While the invention is described in terms of XML objects and XML indexes, it is not meant to limit the invention to XML objects. The invention is generally applicable to any form of secondary index or materialized view whose rows have a many to one relationship with the base table column values they are defined on.
The primary key column is used to uniquely number, or index, row entries in the primary table 101. Accordingly, each primary key value in successive rows is unique. As shown, there is no limit to the number of rows that may be supported in the primary table 101.
The XML column stores an object of type XML. Each XML object may comprise a plurality of nodes, with each node comprising data or additional nodes or sub nodes, for example. Because the XML object type is flexible, each XML object may comprise a wide variety of different nodes. A node may have a node name, node type, and a node value.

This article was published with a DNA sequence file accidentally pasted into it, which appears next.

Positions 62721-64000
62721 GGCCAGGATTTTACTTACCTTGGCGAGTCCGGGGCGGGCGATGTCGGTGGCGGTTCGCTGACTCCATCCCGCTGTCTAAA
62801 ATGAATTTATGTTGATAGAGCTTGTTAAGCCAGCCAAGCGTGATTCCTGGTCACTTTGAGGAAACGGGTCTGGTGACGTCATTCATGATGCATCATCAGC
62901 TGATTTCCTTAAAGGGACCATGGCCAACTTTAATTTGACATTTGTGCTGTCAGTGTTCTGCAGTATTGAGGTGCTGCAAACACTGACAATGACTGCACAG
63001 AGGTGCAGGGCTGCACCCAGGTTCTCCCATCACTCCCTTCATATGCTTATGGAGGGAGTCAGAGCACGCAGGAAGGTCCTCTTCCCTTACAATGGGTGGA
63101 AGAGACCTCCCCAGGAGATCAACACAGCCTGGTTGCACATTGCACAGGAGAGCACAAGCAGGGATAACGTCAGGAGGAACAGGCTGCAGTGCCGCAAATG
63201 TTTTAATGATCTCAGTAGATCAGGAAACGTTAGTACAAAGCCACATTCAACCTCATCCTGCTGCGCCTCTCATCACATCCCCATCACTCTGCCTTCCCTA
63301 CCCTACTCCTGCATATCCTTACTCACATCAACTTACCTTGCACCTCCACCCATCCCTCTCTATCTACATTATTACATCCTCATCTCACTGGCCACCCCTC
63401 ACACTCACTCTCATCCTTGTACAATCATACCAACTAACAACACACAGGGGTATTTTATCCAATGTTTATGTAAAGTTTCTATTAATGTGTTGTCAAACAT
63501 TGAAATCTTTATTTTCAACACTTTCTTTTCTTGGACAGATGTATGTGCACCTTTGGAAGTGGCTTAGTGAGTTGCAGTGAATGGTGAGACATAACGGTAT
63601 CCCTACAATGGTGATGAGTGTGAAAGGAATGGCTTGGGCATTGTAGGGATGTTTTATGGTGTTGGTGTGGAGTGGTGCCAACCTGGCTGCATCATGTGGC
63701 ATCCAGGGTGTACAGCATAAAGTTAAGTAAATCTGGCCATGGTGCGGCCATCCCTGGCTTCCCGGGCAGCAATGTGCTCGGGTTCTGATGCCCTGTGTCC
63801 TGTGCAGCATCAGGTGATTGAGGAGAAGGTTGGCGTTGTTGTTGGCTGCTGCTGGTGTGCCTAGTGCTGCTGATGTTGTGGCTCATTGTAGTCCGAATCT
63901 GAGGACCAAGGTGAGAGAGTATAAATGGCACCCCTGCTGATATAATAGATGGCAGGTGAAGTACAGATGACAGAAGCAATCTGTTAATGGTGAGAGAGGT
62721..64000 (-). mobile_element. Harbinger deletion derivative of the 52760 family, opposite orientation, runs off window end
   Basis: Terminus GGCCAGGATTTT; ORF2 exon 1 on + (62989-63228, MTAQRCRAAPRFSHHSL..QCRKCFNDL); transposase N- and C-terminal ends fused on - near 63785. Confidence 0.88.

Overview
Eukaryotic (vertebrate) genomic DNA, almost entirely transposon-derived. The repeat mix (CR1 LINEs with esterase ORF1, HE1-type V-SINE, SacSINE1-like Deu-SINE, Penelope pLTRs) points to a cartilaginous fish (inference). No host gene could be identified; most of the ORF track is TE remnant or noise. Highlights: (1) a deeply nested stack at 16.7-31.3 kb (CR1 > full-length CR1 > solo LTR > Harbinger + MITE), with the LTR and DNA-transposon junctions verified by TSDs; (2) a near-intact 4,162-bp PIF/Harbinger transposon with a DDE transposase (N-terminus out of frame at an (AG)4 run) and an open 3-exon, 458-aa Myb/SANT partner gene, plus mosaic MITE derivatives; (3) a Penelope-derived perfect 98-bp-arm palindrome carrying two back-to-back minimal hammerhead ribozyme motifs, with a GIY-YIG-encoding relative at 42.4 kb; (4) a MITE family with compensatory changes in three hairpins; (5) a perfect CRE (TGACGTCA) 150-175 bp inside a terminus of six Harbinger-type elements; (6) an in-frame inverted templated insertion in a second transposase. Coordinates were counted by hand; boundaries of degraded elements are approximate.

For example, consider the following simplified XML object, representing a book:
<Book @ISBN=“1-55860-190-2”@year=“1993”> <Title>Transaction Processing: concepts and techniques</Title> <Author>Jim Gray</Author> </Book>
The XML object comprises a book node including an ISBN number and a publication year. In addition, the book node comprises a title sub node and an author sub node, each with their respective values.
Because the XML objects may comprise a variety of nodes of a variety of types, it is difficult to efficiently search XML objects stored in the primary table 101. For example, if a user desired to retrieve all book objects in the XML column authored by Jim Gray, the XML objects would be retrieved, the objects would be searched for an author column, and finally the author columns would be matched against the listed authors.
To facilitate more efficient data searching, an XML Index table 120 is desirably created by shredding the XML objects in the primary table 101. The XML index table 120 may be shredded by extracting nodes and sub nodes from the XML objects in the primary table 101, and creating a row entry for the extracted nodes and sub nodes, for example. The row entry may comprise a node identifier, node name, node type, node value and any other data typically associated with a node, for example. While the XML index table 120 illustrated in